An alien visitor to our planet would be perplexed by modern human life, not least our relationship with physical exertion. After 6 million years of hunter-gatherer existence, humans can be observed sheltering in warm rooms, counteracting the tiresome effects of earth’s gravity by slouching on comfortable seats in front of glowing screens, being whisked effortlessly between floors aboard mechanical staircases, even soaring across continents while seated in warm moving boxes. Confusingly, however, a proportion of these same humans could later be spied spending their ‘free time’ running around outside in all weathers for no apparent reason or, stranger still, handing over money to an institution called ‘the gym’ to pass time repeatedly picking up and putting down heavy objects or running on a revolving mat until they were red and sweaty.
How would we explain this peculiarly binary behaviour to our inter-planetary visitor? We might start by describing the ‘globesity’ pandemic where inactivity is estimated to cause 9% of premature mortality worldwide.1 We could extol the virtues of exercise, explaining its vital contribution to physical health and mental wellbeing, and advising that adults complete a minimum of 150 minutes per week of moderate to vigorous physical activity.2 Our alien may nod politely while quietly wondering to herself why the very people dispensing this advice spend the majority of their day languishing in an office chair.
She has a point. Recent research suggests that sedentary lifestyles are themselves a risk factor for cardiometabolic morbidity and all-cause mortality, even when controlling for overall levels of moderate to vigorous physical activity.3 The fact that we can’t erase the effects of a lifetime spent sitting at the desk (or on the sofa) with a few weekly trips to the gym is an inconvenient truth at a time when the majority of the population, GPs included, remain wedded to our desks and computers. So if sitting is the new smoking, how do we quit? One response has been the adoption of standing desks. It seems a simple and logical solution, and the trend is booming from offices to schools. It has even been suggested4 that GPs, being arguably the most sedentary breed of doctor, should consider introducing a two-tier consultation model with shorter acute consultations held standing up. But are we right to believe that standing is the solution to the sitting problem?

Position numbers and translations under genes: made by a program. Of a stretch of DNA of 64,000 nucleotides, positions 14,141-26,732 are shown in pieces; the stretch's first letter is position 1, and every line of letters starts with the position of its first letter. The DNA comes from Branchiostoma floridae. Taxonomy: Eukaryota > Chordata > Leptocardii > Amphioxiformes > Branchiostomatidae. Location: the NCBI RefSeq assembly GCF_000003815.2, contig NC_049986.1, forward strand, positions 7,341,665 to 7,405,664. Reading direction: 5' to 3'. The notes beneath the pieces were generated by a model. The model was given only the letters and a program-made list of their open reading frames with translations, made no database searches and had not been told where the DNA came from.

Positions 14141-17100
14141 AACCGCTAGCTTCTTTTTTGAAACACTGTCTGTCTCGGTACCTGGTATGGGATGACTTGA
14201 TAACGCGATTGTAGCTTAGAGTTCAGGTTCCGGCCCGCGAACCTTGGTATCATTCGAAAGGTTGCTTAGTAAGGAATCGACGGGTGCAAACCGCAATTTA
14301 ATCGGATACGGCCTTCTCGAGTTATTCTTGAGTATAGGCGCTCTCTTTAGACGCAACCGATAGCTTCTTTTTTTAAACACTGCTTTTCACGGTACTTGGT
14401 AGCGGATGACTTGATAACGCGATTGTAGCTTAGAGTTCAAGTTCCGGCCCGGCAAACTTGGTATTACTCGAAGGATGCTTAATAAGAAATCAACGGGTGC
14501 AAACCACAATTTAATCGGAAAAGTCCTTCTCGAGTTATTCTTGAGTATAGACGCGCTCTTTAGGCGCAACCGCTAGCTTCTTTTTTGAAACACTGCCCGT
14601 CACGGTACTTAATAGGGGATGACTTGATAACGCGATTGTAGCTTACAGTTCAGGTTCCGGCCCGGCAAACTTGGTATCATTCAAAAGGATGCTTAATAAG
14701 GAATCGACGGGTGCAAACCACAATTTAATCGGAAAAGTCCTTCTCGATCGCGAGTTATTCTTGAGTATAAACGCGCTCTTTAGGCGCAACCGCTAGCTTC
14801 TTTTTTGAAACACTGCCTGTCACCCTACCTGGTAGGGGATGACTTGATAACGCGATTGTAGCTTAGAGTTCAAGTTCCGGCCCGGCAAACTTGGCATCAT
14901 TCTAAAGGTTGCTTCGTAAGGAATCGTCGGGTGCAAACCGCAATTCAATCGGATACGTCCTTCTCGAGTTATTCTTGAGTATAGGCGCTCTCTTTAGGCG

The obvious drawback is that standing still for extended periods is uncomfortable and may come with its own health implications (varicose veins, foot pain). It also requires willpower — a finite resource, known to be depleted when completing other mentally demanding tasks.5 Anecdotal reports reflect this, with some users reverting to sitting after the initial enthusiasm fades.
A systematic review of standing and treadmill desks in the workplace6 found few short-term improvements in physiological outcomes with standing desks. However, greater improvements were associated with treadmill desk use (although treadmill desks also resulted in larger decreases in work productivity and motor abilities). Meanwhile, the findings of the recent Whitehall II cohort study7 suggest that the relationship between sitting and morbidity may be more nuanced. Five different indicators of sitting time were examined over 81 373 person-years of follow-up, finding no associated mortality risk. The authors concluded that this may be due to the protective effect of higher than average daily activity in this cohort (mostly from walking) and postulated that previously reported relationships between sitting time and health outcomes may be due in part to low total daily energy expenditure rather than simply posture.